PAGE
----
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When most Rails developers encounter LDAP, it's usually for user authentication. And most of the time, there's no choice, they're working under a dictate that requires them to use it. Usually, this means Active Directory, but very occasionally something like OpenLDAP or the Sun Java Systems Directory Server.

It's hard to imagine now, but there was once great excitement about the potential for LDAP based directory servers to become more than just authentication servers and morph into general purpose datastores. LDAP directories promised a single, scalable, high performance data store that could be queried for common information across multiple applications. After all, directories had a lot of virtues:

  • Fast Queries: LDAP directories were heavily indexed, so query speeds were truly impressive—reliably 10x what a relational database could manage. (Write speed was much slower for the same reason: lots of indexes to update when a write happened)
  • Replication: LDAP directories were an "eventually consistent" data store long before Dynamo or Cassandra. Multi-master replication allowed a distributed network of directories to accept writes at any node, and then relay these updates around the directory network. The last update in time always won.
  • _Partionable: _directories were giant tree structures, and branches could be picked up and moved to another server if the directory got too big. There was built-in referential linking from each amputation point to the correct server, and these servers could be easily geographically distributed.
  • _Standardized and efficient: _coming from a telecom heritage, LDAP was an efficient wire protocol. It was globalized and cross-system. LDAP queries and responses were binary encoded using distinguished encoding rules, using ASN.1 as the data representation syntax.

In addition to these benefits, directories like Netscape Directory Server and Microsoft Active Directory had a seemingly endless list of other features like rich, complex configurable access control rules and permissions; multiple ways to define groups; rich query semantics and more.

And yet, when we look around today, it's not LDAP directories that have the NoSQL buzz; it's the far looser and simpler key-value stores like Cassandra, MongoDB and Redis. So where did LDAP fall down, and is there anything to be learned from its (relative) failure? Here is my own take on why LDAP didn't take over the world, colored by my (brief) tenure as a product manager for Netscape Directory Server.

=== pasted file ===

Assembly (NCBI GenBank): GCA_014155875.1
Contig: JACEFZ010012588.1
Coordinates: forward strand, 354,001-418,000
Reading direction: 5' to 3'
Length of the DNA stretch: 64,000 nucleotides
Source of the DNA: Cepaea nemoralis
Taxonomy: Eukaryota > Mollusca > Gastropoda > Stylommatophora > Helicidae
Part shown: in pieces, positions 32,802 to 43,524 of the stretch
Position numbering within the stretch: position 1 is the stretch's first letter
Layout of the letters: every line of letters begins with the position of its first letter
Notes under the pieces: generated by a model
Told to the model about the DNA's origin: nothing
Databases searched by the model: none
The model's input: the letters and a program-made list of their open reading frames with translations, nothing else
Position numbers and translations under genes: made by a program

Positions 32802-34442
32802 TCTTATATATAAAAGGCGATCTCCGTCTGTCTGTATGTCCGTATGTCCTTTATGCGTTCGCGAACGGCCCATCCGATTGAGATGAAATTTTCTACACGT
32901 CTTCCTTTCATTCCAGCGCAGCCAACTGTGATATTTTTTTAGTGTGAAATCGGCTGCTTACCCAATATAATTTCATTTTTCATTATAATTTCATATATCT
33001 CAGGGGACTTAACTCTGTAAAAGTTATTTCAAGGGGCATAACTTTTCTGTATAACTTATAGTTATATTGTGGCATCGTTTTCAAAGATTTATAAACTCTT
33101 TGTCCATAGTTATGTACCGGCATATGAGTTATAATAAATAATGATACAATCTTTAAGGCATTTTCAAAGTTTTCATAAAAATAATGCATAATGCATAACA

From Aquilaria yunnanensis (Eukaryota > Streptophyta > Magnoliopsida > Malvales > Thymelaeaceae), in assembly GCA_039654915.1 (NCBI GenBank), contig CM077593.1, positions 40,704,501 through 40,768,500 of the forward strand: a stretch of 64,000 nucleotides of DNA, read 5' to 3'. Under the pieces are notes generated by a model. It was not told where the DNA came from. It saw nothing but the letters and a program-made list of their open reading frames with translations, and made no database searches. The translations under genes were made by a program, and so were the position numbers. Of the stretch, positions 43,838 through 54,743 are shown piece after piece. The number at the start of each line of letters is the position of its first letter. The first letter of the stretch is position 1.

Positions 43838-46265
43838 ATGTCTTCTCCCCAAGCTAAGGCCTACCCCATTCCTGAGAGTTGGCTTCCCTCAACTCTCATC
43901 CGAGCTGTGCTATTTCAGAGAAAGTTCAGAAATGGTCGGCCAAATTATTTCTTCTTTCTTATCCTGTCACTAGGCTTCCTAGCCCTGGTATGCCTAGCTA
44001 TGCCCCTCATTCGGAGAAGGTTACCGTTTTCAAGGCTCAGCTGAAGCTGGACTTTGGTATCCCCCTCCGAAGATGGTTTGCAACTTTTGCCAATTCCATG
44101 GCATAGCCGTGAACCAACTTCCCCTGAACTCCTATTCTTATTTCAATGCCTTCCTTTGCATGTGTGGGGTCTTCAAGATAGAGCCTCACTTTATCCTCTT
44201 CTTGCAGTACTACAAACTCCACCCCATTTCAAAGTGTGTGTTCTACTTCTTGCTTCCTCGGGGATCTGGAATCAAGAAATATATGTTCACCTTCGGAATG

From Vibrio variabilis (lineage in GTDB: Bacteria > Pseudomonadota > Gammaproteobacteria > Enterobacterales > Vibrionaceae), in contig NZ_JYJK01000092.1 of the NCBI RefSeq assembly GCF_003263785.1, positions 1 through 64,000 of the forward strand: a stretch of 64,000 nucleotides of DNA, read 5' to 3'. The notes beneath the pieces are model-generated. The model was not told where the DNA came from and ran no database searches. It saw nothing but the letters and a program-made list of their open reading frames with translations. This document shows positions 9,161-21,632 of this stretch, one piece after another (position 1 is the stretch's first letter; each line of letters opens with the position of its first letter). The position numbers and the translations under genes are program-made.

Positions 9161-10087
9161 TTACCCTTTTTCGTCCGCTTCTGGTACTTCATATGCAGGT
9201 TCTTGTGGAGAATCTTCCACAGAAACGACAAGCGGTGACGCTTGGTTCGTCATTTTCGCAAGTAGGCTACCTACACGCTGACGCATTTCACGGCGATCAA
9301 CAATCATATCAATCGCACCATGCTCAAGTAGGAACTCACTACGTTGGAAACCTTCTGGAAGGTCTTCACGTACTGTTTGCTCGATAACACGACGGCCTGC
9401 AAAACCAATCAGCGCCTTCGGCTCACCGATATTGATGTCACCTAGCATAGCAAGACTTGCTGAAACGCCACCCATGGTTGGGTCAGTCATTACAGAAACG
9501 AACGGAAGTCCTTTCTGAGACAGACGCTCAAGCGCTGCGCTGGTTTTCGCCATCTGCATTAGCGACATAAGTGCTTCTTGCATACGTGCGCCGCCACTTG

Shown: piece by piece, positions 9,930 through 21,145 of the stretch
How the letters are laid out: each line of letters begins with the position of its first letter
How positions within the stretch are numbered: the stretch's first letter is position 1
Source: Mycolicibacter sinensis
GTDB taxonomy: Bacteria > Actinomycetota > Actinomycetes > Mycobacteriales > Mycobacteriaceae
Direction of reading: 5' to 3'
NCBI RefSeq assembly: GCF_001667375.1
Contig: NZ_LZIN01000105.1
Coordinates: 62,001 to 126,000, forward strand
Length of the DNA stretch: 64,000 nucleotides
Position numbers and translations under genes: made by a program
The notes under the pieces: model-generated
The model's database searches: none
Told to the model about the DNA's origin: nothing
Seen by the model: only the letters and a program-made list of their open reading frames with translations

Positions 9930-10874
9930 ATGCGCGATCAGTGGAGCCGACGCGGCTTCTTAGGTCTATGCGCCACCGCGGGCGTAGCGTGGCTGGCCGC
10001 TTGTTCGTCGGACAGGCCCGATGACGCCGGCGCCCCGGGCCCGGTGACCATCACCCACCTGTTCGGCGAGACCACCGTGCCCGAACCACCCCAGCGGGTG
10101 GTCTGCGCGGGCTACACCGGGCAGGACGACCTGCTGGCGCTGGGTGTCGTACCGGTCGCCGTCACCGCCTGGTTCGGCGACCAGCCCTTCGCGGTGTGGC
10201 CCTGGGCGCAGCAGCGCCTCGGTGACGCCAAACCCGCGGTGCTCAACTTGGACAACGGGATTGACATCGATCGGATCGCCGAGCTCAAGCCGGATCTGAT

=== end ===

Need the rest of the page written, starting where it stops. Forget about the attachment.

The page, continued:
1. Telecom protocols FTL: LDAP, in my own humble opinion, was fatally crippled by its telecom parentage. Just reading the first page of the ASN.1 data structure specification could make your eyes bleed. Debugging a badly behaved LDAP client or query was basically a job for experts wielding binary to text crackers. There was a separate format—LDIF—for converting LDAP into human-readable code, but this was a friction point. Compared to ASN.1, JSON (as an example) is severely limited and incomplete, and yet... about 1000x more popular as a result.
  2. _Access control that exceeded human brain capacity: _LDAP directories provided lots of rope for people who cared about security to firmly and irrevocably tie themselves in knots. Time and again, I'd see customers with five or more layers of access control rules they found to be confounding, with counter-intuitive effects. Better yet, this level of complexity was indecipherable by anyone without drawing five dimensional set diagrams. Sometimes, there are features you shouldn't put into a product no matter how much people ask you. They know not what they do.
  3. Interesting data wanted to be relational: it was a simple, but sad truth. Data that's interesting and important enough to be accessed often by your applications, seems to want to be compared and operated on in the context of your other interesting data; that sounds a lot like the right case for a relational database. Directories, as a hierarchical data store, couldn't easily accommodate the kinds of queries that customers ended up wanting to do, once they were storing enough interesting data. So the solution was to patch in "relationy" features like aliases which soft-linked two values in different parts of the tree—but these were patchwork solutions. In their worst (over-used) incarnation, they turned a directory server into a weird hard-to-maintain mutant hybrid of relational and hierarchical database.

There were other downsides to LDAP directories of course. The learning curve could be steep for LDAP since it was a truly novel technology for most people used to RDBMS's and SQL. And probably most importantly, most directories weren't open source, and so they missed the opportunity to fully leverage a community of interested developers and administrators.

Lessons for this Generation of NoSQL (?)

I hesitate to speculate on the lessons from LDAP for this generation of NoSQL stores, since open source has changed the game considerably in the last ten years. That said, I do think LDAP got a lot of things right (fast, distributable, scalable and standardized). It's arguable whether custom binary protocols (aka MongoDB's) will really hurt adoption as long as the data structure specifications are reasonably readable, but Couch's JSON/REST/HTTP combo is certainly a little easier on the eyes.

I do know one thing: keep the access control simple. Your users will thank you later!


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